“In order to beat a world speed record, you have to have exceptional performance. The I-Shift Dual Clutch is the best possible transmission for the job since it maintains torque on the drive wheel during gear changes, just like a racing car does. Thanks to this, The Iron Knight can accelerate without losing vital time during gear changes,” explains Niklas Öberg, Volvo Trucks’ Test Engineer.

The Iron Knight is a tribute to the Volvo FH. Its technology and design complement one another and every single detail – from the grille at the front to the side-skirts – fulfils a precise function.

“The cab is made of fibreglass and designed to cut air resistance to an absolute minimum. The side-skirts give the truck an impressive stance with their large air ducts that supply the engine with cooling-air. ‘The Iron Knight’ has an attractive and powerful design inspired by today’s Volvo FH. You just have to look at the vehicle to realise that this is a truly fast truck. Even when it’s at a standstill it looks like it’s on the move,” says Nigel Atterbury, Senior Designer at Volvo Trucks.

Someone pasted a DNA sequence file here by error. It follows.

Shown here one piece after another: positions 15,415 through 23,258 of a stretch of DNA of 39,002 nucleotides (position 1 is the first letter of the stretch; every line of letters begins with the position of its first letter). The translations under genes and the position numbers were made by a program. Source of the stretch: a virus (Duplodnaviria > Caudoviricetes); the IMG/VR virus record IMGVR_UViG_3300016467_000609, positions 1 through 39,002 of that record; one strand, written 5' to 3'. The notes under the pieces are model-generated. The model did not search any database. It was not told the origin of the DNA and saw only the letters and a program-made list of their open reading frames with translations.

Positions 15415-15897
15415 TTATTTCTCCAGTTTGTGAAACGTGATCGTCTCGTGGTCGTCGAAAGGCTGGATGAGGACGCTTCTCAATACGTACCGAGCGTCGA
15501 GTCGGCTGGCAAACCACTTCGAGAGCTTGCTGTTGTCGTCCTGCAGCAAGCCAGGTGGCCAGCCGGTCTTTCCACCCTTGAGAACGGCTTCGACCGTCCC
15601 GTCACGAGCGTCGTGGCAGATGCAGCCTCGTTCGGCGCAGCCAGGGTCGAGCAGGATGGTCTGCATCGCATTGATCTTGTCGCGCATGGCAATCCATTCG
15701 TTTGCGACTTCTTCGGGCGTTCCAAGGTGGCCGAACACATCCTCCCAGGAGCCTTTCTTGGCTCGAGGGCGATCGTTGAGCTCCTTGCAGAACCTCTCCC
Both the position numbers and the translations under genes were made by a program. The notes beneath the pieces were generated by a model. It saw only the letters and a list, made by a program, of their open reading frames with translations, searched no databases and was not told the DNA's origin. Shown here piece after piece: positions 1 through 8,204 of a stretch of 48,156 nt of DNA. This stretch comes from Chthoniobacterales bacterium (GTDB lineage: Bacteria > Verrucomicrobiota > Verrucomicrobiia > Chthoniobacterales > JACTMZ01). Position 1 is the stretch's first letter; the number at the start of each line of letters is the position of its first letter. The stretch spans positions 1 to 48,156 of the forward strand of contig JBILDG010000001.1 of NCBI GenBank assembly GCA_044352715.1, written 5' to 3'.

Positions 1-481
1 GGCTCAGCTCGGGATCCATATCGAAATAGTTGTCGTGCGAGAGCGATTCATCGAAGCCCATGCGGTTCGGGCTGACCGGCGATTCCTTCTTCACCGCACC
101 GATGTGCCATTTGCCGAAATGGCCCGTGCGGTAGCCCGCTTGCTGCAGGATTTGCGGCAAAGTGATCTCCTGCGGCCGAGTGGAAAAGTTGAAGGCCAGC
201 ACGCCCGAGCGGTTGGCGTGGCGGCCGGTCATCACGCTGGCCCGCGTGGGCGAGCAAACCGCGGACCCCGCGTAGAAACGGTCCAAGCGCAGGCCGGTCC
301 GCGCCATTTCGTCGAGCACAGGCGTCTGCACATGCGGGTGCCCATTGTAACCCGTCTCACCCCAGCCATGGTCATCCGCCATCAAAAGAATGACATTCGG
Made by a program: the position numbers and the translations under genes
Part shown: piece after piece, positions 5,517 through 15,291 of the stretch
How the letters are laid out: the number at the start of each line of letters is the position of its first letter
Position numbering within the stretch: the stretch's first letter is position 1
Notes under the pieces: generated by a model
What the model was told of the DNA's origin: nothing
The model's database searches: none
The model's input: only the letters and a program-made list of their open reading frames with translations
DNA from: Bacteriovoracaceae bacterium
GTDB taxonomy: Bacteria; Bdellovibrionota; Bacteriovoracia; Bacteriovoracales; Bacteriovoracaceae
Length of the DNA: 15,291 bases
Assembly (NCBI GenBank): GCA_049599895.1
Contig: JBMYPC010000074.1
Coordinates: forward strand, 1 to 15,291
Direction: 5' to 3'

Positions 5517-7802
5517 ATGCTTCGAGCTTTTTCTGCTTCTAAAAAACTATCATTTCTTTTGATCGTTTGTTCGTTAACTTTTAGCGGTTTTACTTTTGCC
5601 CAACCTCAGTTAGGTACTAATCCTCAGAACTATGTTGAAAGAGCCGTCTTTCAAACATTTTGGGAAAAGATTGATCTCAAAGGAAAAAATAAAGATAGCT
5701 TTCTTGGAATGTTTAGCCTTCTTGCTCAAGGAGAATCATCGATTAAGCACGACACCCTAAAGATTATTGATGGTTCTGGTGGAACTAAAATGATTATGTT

With the celebrated racing driver, Boije Ovebrink behind the wheel, ‘The Iron Knight’ will take a tilt at the world record in two categories: 500 and 1000 metres from a standing start. On August 24th it will be possible to watch the record-breaking attempt on Volvo Trucks’ social media channels, including YouTube, Twitter and Facebook.

Barcelona to Monaco by Nick Ireland 

We returned to Barcelona on the 19th May, and were transported by coach from the airport to Mataro, a town north of Barcelona. Arriving late in the evening we just managed to get an evening meal at a local restaurant, and were told that the rigging crew who were dismantling the Brand Centre onto the trucks were still working, they had been badly delayed.